The extreme weather along the west coast has certainly dampened our exploration.
On many days we have not been able to walk around with Ross & Ryan…which means we look for churches with porticos, since there are no Home Depots or Lowes within a hundred miles!
Actually, it has caused us to explore some new roads and areas we missed last year while here…and we’ve discovered some gems to revisit when it’s dry and we can get out to walk and shoot!
In the meantime, the rain means clouds, and clouds mean…well…gray skies and dull sunsets…
Except when there’s a break!
Here’s a remarkable sky from a recent evening.
You might’ve heard about the weather hereabouts….
We arrived on the North Coast just as this special weather pattern arrived…sheesh, it’s been wet & blustery….
Ah, but that wind sure does some great things to the waves, and you know what happens at sunset with clouds….
I maneuvered down to a spot on the shoreline behind these rocks at low tide near sun down. Wow, had to lift the tripod several times to avoid getting its legs in salt water!
We’ve run across all kinds of interesting things to show you….too little time to get them ready!
But we ran across the sweetest little bird the other day, and had to share it immediately.
Never sure if he’s coming or going….
He (or she) was sitting alongside a very narrow trail out to a rocky overlook, but was separated from the trail by a thick hedge. He apparently felt unnoticed and safe there, but Robyn’s keen eye for birds found him immediately, and we had great fun taking his picture.
He continued to hang around, and we pointed him out to several other people who happened along.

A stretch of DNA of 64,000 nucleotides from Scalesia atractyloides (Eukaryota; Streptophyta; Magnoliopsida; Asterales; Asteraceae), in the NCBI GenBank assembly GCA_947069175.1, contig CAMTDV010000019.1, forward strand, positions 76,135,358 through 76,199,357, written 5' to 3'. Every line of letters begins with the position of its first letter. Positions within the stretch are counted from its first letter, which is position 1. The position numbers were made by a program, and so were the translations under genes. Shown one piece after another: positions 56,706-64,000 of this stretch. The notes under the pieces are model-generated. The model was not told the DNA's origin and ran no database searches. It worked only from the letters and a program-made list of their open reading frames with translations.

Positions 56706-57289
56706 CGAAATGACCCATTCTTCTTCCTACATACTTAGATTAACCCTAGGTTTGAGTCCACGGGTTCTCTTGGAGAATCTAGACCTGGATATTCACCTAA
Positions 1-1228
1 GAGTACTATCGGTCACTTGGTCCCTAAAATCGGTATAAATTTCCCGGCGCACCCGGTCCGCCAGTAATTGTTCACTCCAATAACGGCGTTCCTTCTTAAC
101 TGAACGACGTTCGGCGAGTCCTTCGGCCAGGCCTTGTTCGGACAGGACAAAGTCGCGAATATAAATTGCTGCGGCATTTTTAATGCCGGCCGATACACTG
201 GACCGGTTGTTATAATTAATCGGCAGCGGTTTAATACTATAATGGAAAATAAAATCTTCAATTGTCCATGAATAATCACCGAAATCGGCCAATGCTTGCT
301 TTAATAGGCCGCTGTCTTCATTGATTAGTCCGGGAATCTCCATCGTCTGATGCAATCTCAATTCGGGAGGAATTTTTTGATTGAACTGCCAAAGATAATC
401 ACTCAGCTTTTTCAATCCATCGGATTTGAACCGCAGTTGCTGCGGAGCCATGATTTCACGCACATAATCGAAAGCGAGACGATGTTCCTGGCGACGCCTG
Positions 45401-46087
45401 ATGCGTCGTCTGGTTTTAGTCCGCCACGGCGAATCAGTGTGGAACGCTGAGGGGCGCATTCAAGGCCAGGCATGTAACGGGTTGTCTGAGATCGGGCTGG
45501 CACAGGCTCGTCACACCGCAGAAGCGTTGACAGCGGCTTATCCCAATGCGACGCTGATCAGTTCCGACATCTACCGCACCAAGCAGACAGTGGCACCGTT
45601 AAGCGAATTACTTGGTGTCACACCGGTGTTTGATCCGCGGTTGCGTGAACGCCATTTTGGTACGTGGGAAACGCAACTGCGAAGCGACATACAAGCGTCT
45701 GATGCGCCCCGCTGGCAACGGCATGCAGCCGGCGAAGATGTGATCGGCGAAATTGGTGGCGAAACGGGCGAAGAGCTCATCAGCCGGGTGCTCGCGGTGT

Dreadful weather…very strong winds with periods of driving rain. He waited patiently.
Just a few miles south of our park is Arcata Marsh, an interesting collection of large fresh water and salt water marshes/ponds/lakes located in the Pacific Flyway.
The technical name of the place is Arcata Wastewater Treatment Plant and Wildlife Sanctuary.
Ummmm, those “fresh water” ponds/lakes are actually waste treatment areas….but that’s a story for another day.
The fresh water areas are constant in their water levels, but the salt water areas are completely transformed by the tides four times a day…from a very large bay to mud tidal flats and grassy fields.
Fresh and salt water attract different groups of waterfowl, and high tide tends to attract different birds than low tide.
We spent low tide the other day with some Willets and Marbled Godwits…at least that’s what I think they were.
Although they frequently forage one by one, we’ve noticed these two types of birds usually hang in quite large groups….and then they do the hey-everybody-turn-and-look or the skittish let’s-all-fly-at-once.
It’s quite the jumble as the whole flock tries to land. I was amazed at the complexity of their wings…look at the various layers and shapes across their necks and backs as they land!
Trinidad Bay offers so much. One prominent feature is Pewetole Island, covered with Sitka Spruce.
A colorful little island that jumps straight out of the water, its steep rock walls offer no encouragement for exploration. Even at low tide, when rocks in the bay offer steppingstones to its edge, there’s no reason to try!
It takes much of the pounding of the ocean waves for a good stretch of the shoreline, and that produces numerous rock formations between it and the shore.
Mostly, it provides color and some perspective for your view out to sea….